Scott Jaschik

Scott Jaschik, Editor, is one of the three founders of Inside Higher Ed. With Doug Lederman, he leads the editorial operations of Inside Higher Ed, overseeing news content, opinion pieces, career advice, blogs and other features. Scott is a leading voice on higher education issues, quoted regularly in publications nationwide, and publishing articles on colleges in publications such as The New York Times, The Boston Globe, The Washington Post, Salon, and elsewhere. He has been a judge or screener for the National Magazine Awards, the Online Journalism Awards, the Folio Editorial Excellence Awards, and the Education Writers Association Awards. Scott served as a mentor in the community college fellowship program of the Hechinger Institute on Education and the Media, of Teachers College, Columbia University. He is a member of the board of the Education Writers Association. From 1999-2003, Scott was editor of The Chronicle of Higher Education. Scott grew up in Rochester, N.Y., and graduated from Cornell University in 1985. He lives in Washington.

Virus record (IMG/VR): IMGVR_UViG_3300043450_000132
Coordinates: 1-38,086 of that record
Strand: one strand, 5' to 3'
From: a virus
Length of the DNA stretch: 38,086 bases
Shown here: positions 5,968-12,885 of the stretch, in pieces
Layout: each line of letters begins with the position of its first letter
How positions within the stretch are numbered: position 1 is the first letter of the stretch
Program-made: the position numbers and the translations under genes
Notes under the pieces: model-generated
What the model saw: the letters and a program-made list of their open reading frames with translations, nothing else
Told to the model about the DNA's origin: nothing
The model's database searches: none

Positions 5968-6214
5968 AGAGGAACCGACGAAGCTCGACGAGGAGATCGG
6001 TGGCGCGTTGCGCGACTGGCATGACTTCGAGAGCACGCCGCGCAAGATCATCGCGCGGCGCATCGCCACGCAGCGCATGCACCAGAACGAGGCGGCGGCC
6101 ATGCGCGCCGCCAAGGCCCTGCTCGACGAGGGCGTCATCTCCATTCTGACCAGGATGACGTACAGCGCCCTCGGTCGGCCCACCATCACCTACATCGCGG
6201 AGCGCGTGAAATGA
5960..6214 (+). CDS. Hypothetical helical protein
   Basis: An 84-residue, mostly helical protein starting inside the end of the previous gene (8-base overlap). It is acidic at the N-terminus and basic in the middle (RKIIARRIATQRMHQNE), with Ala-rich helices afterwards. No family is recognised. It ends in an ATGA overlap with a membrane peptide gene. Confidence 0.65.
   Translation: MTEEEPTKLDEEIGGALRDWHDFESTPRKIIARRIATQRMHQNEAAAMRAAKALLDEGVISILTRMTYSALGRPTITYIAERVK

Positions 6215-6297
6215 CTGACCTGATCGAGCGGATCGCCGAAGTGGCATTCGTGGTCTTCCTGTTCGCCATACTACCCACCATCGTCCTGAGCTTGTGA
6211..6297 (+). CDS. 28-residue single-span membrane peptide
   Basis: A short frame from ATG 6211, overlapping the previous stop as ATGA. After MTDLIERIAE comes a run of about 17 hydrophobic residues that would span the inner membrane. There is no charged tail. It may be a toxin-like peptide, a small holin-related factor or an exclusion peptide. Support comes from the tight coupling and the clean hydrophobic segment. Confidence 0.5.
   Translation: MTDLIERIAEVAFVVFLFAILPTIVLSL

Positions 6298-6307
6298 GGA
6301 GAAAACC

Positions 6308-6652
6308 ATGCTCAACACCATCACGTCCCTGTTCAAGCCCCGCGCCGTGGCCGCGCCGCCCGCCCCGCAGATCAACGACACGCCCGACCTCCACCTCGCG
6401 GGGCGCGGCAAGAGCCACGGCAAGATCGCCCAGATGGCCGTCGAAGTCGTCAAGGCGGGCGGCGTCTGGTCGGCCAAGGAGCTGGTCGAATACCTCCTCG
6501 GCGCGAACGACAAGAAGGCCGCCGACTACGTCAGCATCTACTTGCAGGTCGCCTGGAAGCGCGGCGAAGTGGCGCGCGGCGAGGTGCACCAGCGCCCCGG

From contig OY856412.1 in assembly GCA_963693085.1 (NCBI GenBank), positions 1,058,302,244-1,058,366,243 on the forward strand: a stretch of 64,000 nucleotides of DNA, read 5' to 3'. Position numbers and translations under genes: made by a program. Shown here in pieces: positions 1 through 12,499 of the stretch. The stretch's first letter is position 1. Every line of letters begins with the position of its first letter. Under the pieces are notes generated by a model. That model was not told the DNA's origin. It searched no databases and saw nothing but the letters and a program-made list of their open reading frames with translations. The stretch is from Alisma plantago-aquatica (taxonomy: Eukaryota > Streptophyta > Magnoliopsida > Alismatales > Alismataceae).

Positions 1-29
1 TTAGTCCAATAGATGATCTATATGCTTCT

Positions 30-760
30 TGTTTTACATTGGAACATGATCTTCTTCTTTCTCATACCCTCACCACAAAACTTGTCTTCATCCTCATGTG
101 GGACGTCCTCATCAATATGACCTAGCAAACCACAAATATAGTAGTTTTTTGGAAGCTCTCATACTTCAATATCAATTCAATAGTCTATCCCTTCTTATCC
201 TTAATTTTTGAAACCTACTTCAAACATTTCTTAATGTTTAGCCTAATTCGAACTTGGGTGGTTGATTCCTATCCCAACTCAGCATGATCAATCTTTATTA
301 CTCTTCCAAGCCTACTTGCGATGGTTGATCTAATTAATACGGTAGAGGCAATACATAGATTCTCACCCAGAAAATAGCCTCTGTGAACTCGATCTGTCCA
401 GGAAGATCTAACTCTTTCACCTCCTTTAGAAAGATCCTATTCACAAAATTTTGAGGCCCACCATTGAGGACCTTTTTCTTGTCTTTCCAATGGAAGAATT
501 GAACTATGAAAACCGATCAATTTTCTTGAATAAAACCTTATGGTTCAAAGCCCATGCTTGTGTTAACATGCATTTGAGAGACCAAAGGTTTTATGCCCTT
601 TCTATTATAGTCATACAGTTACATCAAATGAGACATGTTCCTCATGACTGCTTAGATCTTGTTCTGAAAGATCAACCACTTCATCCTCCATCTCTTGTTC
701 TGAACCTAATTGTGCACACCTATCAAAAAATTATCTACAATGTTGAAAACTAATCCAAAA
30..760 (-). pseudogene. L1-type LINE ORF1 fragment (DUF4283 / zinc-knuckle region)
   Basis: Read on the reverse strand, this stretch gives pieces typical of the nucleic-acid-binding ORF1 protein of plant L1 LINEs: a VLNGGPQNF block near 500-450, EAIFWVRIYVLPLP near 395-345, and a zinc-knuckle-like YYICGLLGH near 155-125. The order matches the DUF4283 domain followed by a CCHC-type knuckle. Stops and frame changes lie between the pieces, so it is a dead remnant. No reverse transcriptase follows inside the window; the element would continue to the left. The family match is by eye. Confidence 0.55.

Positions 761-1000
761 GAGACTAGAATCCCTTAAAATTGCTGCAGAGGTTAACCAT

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Most Recent Articles

August 28, 2007
American universities report increases in applications and admission offers, but numbers still haven't reached 2003 levels.
August 28, 2007
Board -- after insisting that suspending the college was only option -- agrees to consider alumni plan to keep it operating; decision expected in October.
August 27, 2007
DePaul calls off Norman Finkelstein's classes and takes away his office. He vows to show up and teach -- and to use civil disobedience if necessary.
August 27, 2007
The 4,400 people whose scores were in error will be entitled to at least $275 each.
August 27, 2007
Study finds more colleges -- especially in Northeast -- are amending anti-bias policies and adding options for housing and bathrooms.
August 27, 2007
Rutgers agreement with faculty union pledges to create at least 100 new permanent faculty jobs over next 4 years.
August 24, 2007
Lots of colleges talk about preparing students for civic and social contributions. New study explores why students only get the message at some institutions.

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